The experiment consists of learning a generalized theory of evolution and ethics and how to apply it to solve practical problems. Problem-solving sessions will be held each day. The final exercise will focus on a very difficult problem that requires considerable creativity to solve. The participants will be thoroughly briefed and debriefed after each exercise. The entire two days should be a pleasant learning experience in a very agreeable surroundings for all participants. Each participant will at all times be made as comfortable as possible and treated with courtesy and respect. We request that you sign the preliminary contract for Creative Transformation (attached) before being invited to stay for the weekend.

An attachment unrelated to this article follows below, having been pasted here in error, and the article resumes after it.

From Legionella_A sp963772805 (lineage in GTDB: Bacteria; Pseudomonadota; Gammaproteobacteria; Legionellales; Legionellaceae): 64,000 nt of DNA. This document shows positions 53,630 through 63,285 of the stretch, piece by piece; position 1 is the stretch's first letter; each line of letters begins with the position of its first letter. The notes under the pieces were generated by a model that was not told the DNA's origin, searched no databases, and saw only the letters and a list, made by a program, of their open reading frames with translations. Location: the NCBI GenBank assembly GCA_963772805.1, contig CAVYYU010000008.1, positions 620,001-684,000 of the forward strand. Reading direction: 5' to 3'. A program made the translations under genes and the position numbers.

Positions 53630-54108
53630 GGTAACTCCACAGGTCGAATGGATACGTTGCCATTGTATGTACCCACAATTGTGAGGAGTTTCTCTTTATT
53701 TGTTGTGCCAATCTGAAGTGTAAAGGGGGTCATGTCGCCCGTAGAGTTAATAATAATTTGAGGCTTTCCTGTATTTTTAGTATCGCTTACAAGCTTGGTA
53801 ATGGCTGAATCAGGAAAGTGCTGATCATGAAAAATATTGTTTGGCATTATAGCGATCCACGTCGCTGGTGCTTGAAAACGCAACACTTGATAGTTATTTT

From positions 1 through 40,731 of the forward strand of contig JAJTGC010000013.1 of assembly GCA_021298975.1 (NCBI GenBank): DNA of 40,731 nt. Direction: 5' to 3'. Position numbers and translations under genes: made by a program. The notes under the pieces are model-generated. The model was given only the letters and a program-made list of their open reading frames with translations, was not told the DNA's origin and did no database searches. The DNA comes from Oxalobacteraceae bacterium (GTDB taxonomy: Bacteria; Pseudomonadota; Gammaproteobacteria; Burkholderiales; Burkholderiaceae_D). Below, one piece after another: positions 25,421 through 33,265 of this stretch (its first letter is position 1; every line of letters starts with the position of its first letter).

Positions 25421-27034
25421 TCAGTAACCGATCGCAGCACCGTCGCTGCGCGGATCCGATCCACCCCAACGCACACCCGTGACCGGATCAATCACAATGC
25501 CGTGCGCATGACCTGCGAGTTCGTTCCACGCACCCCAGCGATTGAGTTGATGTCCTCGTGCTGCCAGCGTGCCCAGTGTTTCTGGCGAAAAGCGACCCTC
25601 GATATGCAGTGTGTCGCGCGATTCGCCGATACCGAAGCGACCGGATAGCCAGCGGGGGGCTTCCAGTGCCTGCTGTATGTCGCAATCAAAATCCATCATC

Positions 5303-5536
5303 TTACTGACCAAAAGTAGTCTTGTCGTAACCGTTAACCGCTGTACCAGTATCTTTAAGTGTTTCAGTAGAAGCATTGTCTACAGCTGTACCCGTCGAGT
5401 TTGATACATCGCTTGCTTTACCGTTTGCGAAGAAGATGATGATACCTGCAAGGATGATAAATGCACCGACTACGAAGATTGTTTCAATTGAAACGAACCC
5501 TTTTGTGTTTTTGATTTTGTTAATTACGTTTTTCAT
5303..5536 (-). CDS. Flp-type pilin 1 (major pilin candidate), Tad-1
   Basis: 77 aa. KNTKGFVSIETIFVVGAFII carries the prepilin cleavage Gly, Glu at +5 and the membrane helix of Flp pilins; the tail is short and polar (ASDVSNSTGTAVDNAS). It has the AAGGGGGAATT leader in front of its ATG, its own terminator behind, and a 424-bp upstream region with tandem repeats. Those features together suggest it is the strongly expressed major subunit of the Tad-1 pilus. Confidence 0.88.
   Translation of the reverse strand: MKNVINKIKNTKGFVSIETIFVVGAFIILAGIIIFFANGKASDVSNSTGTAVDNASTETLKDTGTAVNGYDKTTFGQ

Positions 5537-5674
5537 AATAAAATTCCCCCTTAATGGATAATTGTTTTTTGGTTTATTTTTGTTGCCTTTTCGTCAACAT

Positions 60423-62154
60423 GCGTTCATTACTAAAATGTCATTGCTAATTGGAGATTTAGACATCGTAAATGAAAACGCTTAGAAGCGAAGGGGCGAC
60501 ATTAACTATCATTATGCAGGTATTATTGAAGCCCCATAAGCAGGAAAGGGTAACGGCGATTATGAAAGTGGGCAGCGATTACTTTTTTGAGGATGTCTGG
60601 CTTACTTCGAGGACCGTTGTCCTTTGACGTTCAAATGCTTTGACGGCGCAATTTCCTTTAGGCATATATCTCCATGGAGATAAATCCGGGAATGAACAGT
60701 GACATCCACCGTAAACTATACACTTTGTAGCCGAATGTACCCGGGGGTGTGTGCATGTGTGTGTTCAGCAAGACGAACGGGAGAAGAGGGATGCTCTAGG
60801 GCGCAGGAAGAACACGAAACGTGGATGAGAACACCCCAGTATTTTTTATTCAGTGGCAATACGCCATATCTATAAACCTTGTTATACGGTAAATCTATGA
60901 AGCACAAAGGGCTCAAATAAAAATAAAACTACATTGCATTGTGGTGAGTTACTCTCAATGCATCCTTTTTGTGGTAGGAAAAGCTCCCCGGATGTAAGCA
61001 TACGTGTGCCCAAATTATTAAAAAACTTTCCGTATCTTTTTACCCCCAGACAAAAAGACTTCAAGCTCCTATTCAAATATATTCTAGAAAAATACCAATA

The program is an experimental procedure for enhancing individual creativity within small groups of eight to sixteen persons. SEE cannot guarantee that every participant will have his or her creativity significantly enhanced. However, that is the purpose of the experiment. The minimum that SEE can guarantee you is that if you are selected to participate in this experimental program you will have a pleasant, interesting, and creative vacation in beautiful surroundings at no cost to you. At best you will have your creativity greatly enhanced so that you can be creative in entirely new dimensions of activity. Whatever happens, you will significantly contribute to your and humanity's understanding of the process by which we discover scientific laws, invent machines, create works of art, and help others to do the same.